Tampa AirFest takes to sky, brings high flying thrills

Tampa, Florida -- It's the first Tampa Bay AirFest at MacDill Air Force Base since November 2011.

And while some of the jets were going 1,000 MPH, cars coming to the base were a different story.

Many families saw at least part of the show from behind the wheel of a car.

"You can feel the energy in the air with all the people ready to have a MacDill AirFest. The down part of it is, everybody wants to come to MacDill AirFest," said the deputy chief for public affairs at MacDill, Terry Montrose.

While he didn't have the official numbers from Tampa Police, Montrose said, "I do know it was an hour and a half coming from Gandy to the base."

But the time in the car didn't stop thousands of people -- 100,000 by Montrose's estimate -- from coming out to see the incredible aerial acrobatics, close passes, and, of course, the Thunderbirds.

"As long as it's fast and loud, I love it," said long-time AirFest attendee Connie Tapley.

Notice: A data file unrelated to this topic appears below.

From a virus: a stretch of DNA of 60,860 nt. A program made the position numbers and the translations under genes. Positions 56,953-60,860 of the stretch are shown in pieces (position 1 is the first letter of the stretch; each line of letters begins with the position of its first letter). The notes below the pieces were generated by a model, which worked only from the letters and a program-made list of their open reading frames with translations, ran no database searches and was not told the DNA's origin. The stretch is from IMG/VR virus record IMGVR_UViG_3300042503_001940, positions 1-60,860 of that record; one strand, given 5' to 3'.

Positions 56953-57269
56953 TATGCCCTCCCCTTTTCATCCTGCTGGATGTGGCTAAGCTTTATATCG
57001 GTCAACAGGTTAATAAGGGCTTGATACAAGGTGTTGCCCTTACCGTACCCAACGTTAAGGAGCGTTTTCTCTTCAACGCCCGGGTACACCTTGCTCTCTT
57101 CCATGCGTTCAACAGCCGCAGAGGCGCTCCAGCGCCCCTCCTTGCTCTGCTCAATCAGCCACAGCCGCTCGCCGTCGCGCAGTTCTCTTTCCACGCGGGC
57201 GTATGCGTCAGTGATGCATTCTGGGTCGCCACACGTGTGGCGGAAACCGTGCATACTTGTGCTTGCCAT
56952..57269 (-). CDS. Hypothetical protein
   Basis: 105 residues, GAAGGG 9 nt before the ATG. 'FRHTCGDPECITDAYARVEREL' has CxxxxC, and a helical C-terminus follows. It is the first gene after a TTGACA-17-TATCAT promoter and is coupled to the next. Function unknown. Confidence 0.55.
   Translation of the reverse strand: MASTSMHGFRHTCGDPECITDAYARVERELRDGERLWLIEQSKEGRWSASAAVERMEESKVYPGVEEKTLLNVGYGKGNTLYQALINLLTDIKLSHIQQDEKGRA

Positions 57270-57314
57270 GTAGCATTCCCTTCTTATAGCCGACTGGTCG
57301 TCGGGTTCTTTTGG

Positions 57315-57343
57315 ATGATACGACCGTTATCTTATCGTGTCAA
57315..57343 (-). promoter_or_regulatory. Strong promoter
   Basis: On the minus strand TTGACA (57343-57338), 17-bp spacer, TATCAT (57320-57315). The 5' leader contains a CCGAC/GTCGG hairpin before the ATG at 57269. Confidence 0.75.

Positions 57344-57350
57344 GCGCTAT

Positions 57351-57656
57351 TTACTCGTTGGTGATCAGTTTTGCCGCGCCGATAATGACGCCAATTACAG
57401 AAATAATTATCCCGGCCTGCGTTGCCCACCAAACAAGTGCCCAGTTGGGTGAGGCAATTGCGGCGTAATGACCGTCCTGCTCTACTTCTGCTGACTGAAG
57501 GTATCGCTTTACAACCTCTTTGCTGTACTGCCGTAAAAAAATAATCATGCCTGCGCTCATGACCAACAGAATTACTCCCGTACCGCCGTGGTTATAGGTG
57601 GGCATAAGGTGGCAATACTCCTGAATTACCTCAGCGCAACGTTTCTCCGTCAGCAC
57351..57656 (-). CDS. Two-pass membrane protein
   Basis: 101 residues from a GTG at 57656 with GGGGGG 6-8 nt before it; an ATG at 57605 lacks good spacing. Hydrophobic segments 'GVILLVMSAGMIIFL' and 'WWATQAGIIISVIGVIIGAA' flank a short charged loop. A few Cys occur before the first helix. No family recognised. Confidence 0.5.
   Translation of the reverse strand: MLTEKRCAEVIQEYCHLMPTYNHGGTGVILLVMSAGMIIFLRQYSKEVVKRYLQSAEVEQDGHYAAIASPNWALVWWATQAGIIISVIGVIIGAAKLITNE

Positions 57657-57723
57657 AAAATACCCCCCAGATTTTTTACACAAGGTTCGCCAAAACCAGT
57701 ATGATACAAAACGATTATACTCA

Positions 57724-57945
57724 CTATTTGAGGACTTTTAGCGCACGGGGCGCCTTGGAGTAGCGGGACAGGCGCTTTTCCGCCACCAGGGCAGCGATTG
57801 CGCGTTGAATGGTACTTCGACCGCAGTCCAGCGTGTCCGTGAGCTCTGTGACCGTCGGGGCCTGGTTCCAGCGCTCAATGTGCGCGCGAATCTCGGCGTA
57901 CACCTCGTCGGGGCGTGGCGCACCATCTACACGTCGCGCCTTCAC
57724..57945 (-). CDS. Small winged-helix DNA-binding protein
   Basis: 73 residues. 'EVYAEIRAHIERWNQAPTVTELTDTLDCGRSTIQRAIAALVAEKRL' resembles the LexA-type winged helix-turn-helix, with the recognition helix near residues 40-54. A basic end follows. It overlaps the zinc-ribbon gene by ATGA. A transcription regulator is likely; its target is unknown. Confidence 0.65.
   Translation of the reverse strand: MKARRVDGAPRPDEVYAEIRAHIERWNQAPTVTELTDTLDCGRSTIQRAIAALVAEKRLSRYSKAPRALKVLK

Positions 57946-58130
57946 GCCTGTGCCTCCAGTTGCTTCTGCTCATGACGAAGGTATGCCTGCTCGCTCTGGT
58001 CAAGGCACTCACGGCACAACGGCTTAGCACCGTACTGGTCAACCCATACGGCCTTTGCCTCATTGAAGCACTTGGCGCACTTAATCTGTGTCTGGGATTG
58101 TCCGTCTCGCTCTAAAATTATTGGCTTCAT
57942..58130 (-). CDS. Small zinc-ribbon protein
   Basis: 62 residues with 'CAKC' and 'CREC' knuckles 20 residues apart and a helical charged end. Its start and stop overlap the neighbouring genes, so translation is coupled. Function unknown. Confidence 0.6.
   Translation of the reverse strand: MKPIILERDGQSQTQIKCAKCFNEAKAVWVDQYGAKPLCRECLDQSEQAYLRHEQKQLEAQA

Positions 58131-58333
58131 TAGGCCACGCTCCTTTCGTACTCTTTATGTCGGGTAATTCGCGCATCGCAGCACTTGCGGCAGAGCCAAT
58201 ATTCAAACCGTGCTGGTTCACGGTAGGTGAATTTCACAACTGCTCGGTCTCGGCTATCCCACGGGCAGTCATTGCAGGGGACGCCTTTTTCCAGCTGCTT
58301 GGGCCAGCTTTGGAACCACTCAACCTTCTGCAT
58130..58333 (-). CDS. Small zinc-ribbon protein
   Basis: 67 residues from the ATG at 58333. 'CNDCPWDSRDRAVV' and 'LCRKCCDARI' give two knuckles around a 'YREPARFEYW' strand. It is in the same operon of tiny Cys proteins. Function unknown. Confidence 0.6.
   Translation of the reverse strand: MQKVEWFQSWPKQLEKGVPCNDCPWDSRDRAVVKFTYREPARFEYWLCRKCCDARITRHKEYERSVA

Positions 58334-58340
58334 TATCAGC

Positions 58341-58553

"We moved down here in 2005, so we been coming since then," she said.

It's a tradition for her that was interrupted in November of 2011 thanks to the government sequester that Montrose said grounded all planes for the Air Force air shows.

"Matter of fact, we were in the middle of planning for it, and then sequester happened," he said.

It's something Connie had to work through.

"They grounded the Blue Angels and Thunderbirds, that was so sad," she said.

But this year, the base turned to local funding.

"Without the chambers and without those guys doing what they did, you wouldn't have those hundred thousand people out here today," Montrose said.

In turning to the community for financial help to put on this year's AirFest at MacDill, Montrose said the event has been renamed.

When you look to the skies over MacDill Sunday or next year, you'll be watching the "Tampa Bay AirFest."


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